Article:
I just was reading some stuff on the one ride accident website and saw something about the Texas Giant closing last week due to a car "losing position." If this was covered here, I apologize.
I'm just curious... it said the car came off and was dragged 200-300 feet and then the whole train stopped and they make it seem like no big deal. It sounds like a big deal to me, or am I just paranoid?
The one site said this about it:
1. An "up-stop wheel" – which is supposed to help hold running wheels down on the track – somehow failed on the train's last car.
2. The car "disengaged from its proper position" and was dragged 200 to 300 feet until the whole train stopped. It remained attached to the car in front of it by a bar and thick steel cables.
Last edited by Jennifer Gentry, Wednesday, July 15, 2009 9:41 AM
Sounds like a big deal to me! If the last car came off, I keep thinking that the whole train could have flown off.
While it does sound a bit more serious than the park is making it appear in my opinion you've gone to the other extreme. The whole train couldn't have flown off if the last car was missing one upstop wheel.
I guess I had a vision in my head of the weight of the last car dragging along and eventually ripping the rest of the train off the track, lol.
To me, it sounds like SF needs to hire better people in their PR departments. This is the 3rd story this year that has not been handled properly IMO by their PR/spokesperson.
I saw those stories, and decided it wasn't worth posting in news. The newspaper is trying hard to fish for a story, and it annoys me. Previous articles went on about how the park "refused" to tell them why the ride was closed and other such nonsense.
A wheel broke, the train stopped, nothing bad happened.
A wheel broke, the train stopped, nothing bad happened.
If the park's PR would have used those words from the get-go, would that have put an end to the "fishing," or would the newspaper have run rampant with the limited information they were given about a coaster accident? (which I realize is really only an incident)
If I'm not mistaken, every wheel on the train has some redundancy measures so that if the wheel comes of a steel bar or plate will keep the train from doing anything it's not supposed to do. So it probably dragged along on the redundant device just like it was supposed to and nothing too interesting actually happened.
I think the news papers should only have good things to say about the closing of Texas Giant it cant hurt anyone while its closed!
I had heard it didn't cause any injuries. Which first is good, and secondly it didn't really come up out of the track it was in. However, it probably did do some damage to the track underneath where the wheel rests.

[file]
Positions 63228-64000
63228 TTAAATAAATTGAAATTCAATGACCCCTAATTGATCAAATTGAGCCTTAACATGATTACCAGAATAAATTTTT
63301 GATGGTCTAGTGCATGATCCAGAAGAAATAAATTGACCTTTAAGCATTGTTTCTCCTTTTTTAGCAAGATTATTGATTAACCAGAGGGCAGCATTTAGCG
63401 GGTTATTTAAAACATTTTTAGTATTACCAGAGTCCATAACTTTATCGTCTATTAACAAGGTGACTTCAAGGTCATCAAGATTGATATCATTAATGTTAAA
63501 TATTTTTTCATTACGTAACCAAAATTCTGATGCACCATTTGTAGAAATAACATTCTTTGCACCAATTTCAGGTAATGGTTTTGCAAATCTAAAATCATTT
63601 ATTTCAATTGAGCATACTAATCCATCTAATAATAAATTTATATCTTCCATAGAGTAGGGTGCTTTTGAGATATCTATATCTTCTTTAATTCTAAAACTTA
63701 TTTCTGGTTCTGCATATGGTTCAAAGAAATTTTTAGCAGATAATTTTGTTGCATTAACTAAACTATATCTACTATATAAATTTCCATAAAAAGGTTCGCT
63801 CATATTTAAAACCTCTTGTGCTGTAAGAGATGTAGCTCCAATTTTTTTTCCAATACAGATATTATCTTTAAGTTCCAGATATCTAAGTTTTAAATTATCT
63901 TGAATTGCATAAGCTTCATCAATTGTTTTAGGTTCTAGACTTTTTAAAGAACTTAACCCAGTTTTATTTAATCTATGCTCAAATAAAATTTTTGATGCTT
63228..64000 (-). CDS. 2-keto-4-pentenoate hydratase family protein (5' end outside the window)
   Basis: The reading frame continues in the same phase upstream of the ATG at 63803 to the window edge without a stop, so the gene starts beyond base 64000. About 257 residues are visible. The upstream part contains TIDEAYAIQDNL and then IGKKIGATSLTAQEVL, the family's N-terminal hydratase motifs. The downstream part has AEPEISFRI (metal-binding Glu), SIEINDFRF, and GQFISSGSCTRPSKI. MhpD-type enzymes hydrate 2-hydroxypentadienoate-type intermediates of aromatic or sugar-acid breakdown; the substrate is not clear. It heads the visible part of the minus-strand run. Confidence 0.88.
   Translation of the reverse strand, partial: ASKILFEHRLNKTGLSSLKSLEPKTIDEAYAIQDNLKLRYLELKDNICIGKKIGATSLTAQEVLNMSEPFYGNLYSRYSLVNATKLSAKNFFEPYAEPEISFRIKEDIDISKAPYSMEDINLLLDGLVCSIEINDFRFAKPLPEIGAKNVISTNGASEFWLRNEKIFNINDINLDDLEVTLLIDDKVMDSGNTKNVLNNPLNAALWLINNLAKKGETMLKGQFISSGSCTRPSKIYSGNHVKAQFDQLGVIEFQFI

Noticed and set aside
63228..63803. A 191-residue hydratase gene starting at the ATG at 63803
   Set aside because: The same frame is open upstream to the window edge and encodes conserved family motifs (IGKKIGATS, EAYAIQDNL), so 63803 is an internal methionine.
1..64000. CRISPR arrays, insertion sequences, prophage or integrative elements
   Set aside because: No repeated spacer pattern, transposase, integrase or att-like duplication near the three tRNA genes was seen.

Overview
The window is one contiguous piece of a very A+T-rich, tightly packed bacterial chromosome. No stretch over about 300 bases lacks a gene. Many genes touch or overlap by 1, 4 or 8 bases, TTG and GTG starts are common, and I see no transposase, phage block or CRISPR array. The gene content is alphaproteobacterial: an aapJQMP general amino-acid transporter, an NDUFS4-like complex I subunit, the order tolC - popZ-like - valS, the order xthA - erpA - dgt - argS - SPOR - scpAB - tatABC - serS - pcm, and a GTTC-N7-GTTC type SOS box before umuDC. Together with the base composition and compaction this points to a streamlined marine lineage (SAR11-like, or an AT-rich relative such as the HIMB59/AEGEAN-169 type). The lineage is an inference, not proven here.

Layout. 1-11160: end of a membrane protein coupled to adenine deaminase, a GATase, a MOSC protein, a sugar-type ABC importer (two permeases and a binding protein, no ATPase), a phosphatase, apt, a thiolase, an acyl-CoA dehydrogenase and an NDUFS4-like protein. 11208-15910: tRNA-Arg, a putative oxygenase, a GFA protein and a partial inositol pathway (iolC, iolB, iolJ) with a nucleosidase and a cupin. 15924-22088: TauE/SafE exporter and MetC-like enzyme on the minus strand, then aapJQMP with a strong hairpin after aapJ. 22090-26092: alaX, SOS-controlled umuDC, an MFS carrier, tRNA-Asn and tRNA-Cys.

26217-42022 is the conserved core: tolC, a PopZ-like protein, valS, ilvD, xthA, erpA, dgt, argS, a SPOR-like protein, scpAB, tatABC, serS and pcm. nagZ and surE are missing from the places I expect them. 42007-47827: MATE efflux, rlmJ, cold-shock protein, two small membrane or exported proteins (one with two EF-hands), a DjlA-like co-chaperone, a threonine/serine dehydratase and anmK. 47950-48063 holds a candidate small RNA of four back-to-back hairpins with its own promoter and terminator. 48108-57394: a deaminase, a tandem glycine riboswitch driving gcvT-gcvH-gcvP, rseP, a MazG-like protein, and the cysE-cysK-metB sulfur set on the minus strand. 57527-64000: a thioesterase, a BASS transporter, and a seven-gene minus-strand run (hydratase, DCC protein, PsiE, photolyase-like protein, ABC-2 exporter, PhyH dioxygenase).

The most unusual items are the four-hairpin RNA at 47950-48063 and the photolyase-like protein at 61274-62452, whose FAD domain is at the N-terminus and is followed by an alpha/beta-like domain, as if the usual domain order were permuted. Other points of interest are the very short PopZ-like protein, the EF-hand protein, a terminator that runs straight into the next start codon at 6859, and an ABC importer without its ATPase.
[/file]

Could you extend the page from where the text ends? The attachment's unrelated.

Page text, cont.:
Its actually amazing this doesn't happen more often to say the least. I am sure it will be down for some work on the track and at least for them taking the train off for work on it. Gotta love those Dinn and Summers woodies from the late 80s early nineties, they just take too much effort sometimes to keep themselves in running shape.
The article said that the ride was already back up. The train is still being worked on though.
Why is the park obligated to tell anyone anything? It's not a safety issue, so who cares? I'm usually one to defend the news media, but these idiots give journalism a bad name. The tone of what they were doing suggested something naughty, and that's what I take issue with.
The Dallas Morning News was covering this on a daily basis hoping to get some information which is pathetic.
I don't understand why you all are defending the park so heavily...a coaster car derailed with passengers on it. In my opinion, that seems like a pretty serious (and scary) issue.
I'm sure you would better-see the seriousness of the situation if you were one of those passengers.
Taer it down!
The situation was not serious if nobody was hurt. As others have stated there are plenty of redundancies that ensure a single wheel failure does not cause a full derailment. Is it something that needs fixing? Yes. Is it SFoT's 'dirty little secret' that needs to be exposed on the evening news? No.
The car did not derail. It was quite firmly in the track, just not rolling on one of its wheels.
Seems to me, if an upstop wheel failed and the car lost its position on the track, that IS a derailment. You can spin it however you want.
And just the fact that it happens so rarely, it is interesting to me. And yes, if it happened while I was on board, you can bet I'd want to know what went wrong, even though the safety devices worked as designed.
Still, I see the point about this particular media outlet digging for dirt. To the outsider, there probably should not be a story.
Derailed to me implies that the coaster car was no longer positioned between the guide rails...sounds like it was exactly between the rails, just being dragged more than rolling. There's a reason it's not called "dragging stock". ;)
If a wheel on a toy train comes off the rail, but the train is still between the rails, wouldn't you call it derailed? I would.
Derailment is what happens when the train comes off of the rails. Like in Unbreakable.
I agree the article was completely ridiculous. But I would also say that an experience like that one had to be pretty scary for the riders. In retrospect, they were fine and not in any danger, but the experience of it happening was probably pretty frightening. I hope they were rightly compensated by the park with free passes or something.
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